draft-ietf-tls-ctls-02.txt   draft-ietf-tls-ctls-03.txt 
TLS Working Group E. Rescorla TLS Working Group E. Rescorla
Internet-Draft Mozilla Internet-Draft Mozilla
Intended status: Informational R. Barnes Intended status: Standards Track R. Barnes
Expires: 6 November 2021 Cisco Expires: January 13, 2022 Cisco
H. Tschofenig H. Tschofenig
Arm Limited Arm Limited
5 May 2021 July 12, 2021
Compact TLS 1.3 Compact TLS 1.3
draft-ietf-tls-ctls-02 draft-ietf-tls-ctls-03
Abstract Abstract
This document specifies a "compact" version of TLS 1.3. It is This document specifies a "compact" version of TLS 1.3. It is
isomorphic to TLS 1.3 but saves space by trimming obsolete material, isomorphic to TLS 1.3 but saves space by trimming obsolete material,
tighter encoding, and a template-based specialization technique. cTLS tighter encoding, and a template-based specialization technique. cTLS
is not directly interoperable with TLS 1.3, but it should eventually is not directly interoperable with TLS 1.3, but it should eventually
be possible for a cTLS/TLS 1.3 server to exist and successfully be possible for a cTLS/TLS 1.3 server to exist and successfully
interoperate. interoperate.
skipping to change at page 1, line 38 skipping to change at page 1, line 38
Internet-Drafts are working documents of the Internet Engineering Internet-Drafts are working documents of the Internet Engineering
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working documents as Internet-Drafts. The list of current Internet- working documents as Internet-Drafts. The list of current Internet-
Drafts is at https://datatracker.ietf.org/drafts/current/. Drafts is at https://datatracker.ietf.org/drafts/current/.
Internet-Drafts are draft documents valid for a maximum of six months Internet-Drafts are draft documents valid for a maximum of six months
and may be updated, replaced, or obsoleted by other documents at any and may be updated, replaced, or obsoleted by other documents at any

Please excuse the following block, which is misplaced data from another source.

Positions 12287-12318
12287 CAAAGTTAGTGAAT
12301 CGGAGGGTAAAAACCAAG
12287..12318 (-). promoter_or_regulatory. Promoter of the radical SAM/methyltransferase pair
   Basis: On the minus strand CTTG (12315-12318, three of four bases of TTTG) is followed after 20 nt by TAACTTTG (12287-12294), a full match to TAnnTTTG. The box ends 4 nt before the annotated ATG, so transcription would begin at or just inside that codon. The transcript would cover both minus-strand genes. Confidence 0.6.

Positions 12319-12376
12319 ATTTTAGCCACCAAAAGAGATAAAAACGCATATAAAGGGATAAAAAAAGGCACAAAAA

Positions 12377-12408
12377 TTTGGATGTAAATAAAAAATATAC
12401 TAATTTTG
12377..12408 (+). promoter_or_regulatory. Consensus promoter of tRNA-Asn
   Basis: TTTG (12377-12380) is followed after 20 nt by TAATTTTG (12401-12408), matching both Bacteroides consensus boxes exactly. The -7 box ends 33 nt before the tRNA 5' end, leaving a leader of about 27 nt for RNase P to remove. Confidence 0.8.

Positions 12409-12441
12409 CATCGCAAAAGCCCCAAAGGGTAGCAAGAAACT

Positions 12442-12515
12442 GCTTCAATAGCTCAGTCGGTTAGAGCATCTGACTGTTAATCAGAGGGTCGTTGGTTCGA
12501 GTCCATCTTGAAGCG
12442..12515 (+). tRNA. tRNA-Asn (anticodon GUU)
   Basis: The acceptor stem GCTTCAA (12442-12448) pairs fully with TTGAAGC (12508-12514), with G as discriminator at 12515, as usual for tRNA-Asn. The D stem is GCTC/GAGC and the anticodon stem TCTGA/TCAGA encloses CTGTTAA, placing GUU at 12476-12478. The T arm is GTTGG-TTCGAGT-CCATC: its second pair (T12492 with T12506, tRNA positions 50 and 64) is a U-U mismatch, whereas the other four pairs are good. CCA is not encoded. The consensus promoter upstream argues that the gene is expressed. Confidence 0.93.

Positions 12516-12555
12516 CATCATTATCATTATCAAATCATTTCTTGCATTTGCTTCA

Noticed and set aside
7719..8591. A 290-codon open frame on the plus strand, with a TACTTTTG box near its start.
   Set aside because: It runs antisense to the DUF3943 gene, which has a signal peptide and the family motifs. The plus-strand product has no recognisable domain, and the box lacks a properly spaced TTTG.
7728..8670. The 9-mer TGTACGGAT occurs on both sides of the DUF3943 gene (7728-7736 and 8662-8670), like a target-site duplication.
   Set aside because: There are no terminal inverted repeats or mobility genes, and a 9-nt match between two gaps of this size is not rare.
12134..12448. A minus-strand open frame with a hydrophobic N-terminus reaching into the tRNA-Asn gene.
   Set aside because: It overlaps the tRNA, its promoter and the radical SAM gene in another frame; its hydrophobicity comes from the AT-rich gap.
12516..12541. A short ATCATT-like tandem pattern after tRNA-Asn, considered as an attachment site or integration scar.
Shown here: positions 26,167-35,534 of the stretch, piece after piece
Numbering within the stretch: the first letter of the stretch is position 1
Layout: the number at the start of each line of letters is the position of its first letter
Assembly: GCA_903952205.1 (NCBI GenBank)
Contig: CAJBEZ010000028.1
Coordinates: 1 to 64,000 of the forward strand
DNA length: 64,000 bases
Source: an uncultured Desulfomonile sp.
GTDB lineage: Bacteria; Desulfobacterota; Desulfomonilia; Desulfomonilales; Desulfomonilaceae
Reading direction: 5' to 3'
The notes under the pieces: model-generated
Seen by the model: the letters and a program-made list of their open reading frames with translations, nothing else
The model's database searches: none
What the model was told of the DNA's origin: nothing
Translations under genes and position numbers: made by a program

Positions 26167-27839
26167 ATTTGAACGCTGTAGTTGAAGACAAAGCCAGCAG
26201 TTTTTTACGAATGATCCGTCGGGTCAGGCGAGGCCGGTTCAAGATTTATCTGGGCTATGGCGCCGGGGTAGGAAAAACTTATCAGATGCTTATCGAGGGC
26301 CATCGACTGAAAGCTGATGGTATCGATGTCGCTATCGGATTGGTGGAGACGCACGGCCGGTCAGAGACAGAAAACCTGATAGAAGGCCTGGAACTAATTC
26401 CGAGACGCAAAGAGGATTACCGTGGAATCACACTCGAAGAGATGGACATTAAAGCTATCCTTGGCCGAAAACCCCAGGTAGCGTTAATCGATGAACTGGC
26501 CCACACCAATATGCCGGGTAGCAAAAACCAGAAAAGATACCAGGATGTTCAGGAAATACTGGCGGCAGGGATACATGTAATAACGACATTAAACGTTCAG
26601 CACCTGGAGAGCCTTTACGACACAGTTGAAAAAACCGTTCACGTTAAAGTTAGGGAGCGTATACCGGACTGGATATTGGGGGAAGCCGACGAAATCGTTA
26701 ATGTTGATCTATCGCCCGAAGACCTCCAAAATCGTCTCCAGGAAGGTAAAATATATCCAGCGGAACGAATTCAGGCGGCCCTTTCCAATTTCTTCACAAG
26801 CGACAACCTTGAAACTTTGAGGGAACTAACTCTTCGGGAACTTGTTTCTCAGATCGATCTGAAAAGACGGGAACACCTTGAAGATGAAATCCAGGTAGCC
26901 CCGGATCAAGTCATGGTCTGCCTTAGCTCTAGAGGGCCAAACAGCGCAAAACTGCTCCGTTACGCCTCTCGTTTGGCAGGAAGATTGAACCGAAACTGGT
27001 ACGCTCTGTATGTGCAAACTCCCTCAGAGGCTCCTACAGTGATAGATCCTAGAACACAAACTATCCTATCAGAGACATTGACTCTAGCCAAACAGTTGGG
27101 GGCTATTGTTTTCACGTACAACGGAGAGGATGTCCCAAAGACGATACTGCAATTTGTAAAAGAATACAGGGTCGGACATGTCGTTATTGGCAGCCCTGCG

time. It is inappropriate to use Internet-Drafts as reference time. It is inappropriate to use Internet-Drafts as reference
material or to cite them other than as "work in progress." material or to cite them other than as "work in progress."
This Internet-Draft will expire on 6 November 2021. This Internet-Draft will expire on January 13, 2022.
Copyright Notice Copyright Notice
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Table of Contents Table of Contents
1. Introduction . . . . . . . . . . . . . . . . . . . . . . . . 2 1. Introduction . . . . . . . . . . . . . . . . . . . . . . . . 2
2. Conventions and Definitions . . . . . . . . . . . . . . . . . 3 2. Conventions and Definitions . . . . . . . . . . . . . . . . . 3
3. Common Primitives . . . . . . . . . . . . . . . . . . . . . . 3 3. Common Primitives . . . . . . . . . . . . . . . . . . . . . . 3
3.1. Varints . . . . . . . . . . . . . . . . . . . . . . . . . 3 3.1. Varints . . . . . . . . . . . . . . . . . . . . . . . . . 3
3.2. Record Layer . . . . . . . . . . . . . . . . . . . . . . 4 3.2. Template-based Specialization . . . . . . . . . . . . . . 4
3.3. Handshake Layer . . . . . . . . . . . . . . . . . . . . . 6 3.2.1. Requirements on TLS Implementations . . . . . . . . . 8
4. Handshake Messages . . . . . . . . . . . . . . . . . . . . . 7 3.2.2. Predefined Extensions . . . . . . . . . . . . . . . . 8
4.1. ClientHello . . . . . . . . . . . . . . . . . . . . . . . 7 3.2.3. Known Certificates . . . . . . . . . . . . . . . . . 9
4.2. ServerHello . . . . . . . . . . . . . . . . . . . . . . . 7 3.3. Record Layer . . . . . . . . . . . . . . . . . . . . . . 10
4.3. HelloRetryRequest . . . . . . . . . . . . . . . . . . . . 7 3.4. Handshake Layer . . . . . . . . . . . . . . . . . . . . . 11
5. Template-Based Specialization . . . . . . . . . . . . . . . . 8 4. Handshake Messages . . . . . . . . . . . . . . . . . . . . . 12
5.1. Specifying a Specialization . . . . . . . . . . . . . . . 8 4.1. ClientHello . . . . . . . . . . . . . . . . . . . . . . . 12
5.1.1. Requirements on the TLS Implementation . . . . . . . 10 4.2. ServerHello . . . . . . . . . . . . . . . . . . . . . . . 12
5.1.2. Predefined Extensions . . . . . . . . . . . . . . . . 11 4.3. HelloRetryRequest . . . . . . . . . . . . . . . . . . . . 13
5.1.3. Known Certificates . . . . . . . . . . . . . . . . . 12 5. Examples . . . . . . . . . . . . . . . . . . . . . . . . . . 13
6. Examples . . . . . . . . . . . . . . . . . . . . . . . . . . 13 6. Security Considerations . . . . . . . . . . . . . . . . . . . 13
7. Security Considerations . . . . . . . . . . . . . . . . . . . 13 7. IANA Considerations . . . . . . . . . . . . . . . . . . . . . 14
8. IANA Considerations . . . . . . . . . . . . . . . . . . . . . 14 8. Normative References . . . . . . . . . . . . . . . . . . . . 14
9. Normative References . . . . . . . . . . . . . . . . . . . . 14 Appendix A. Example Exchange . . . . . . . . . . . . . . . . . . 14
Appendix A. Sample Transcripts . . . . . . . . . . . . . . . . . 15 Acknowledgments . . . . . . . . . . . . . . . . . . . . . . . . . 17